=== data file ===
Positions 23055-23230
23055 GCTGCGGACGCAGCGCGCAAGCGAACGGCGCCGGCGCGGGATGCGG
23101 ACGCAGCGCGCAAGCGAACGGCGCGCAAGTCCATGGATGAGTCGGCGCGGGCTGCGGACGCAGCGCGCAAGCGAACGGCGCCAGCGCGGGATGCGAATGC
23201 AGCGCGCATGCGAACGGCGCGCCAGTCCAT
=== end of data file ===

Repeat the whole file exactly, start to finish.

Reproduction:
Positions 23055-23230
23055 GCTGCGGACGCAGCGCGCAAGCGAACGGCGCCGGCGCGGGATGCGG
23101 ACGCAGCGCGCAAGCGAACGGCGCGCAAGTCCATGGATGAGTCGGCGCGGGCTGCGGACGCAGCGCGCAAGCGAACGGCGCCAGCGCGGGATGCGAATGC
23201 AGCGCGCATGCGAACGGCGCGCCAGTCCAT